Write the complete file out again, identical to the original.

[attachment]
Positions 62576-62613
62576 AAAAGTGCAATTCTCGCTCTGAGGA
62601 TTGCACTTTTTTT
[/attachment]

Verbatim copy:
Positions 62576-62613
62576 AAAAGTGCAATTCTCGCTCTGAGGA
62601 TTGCACTTTTTTT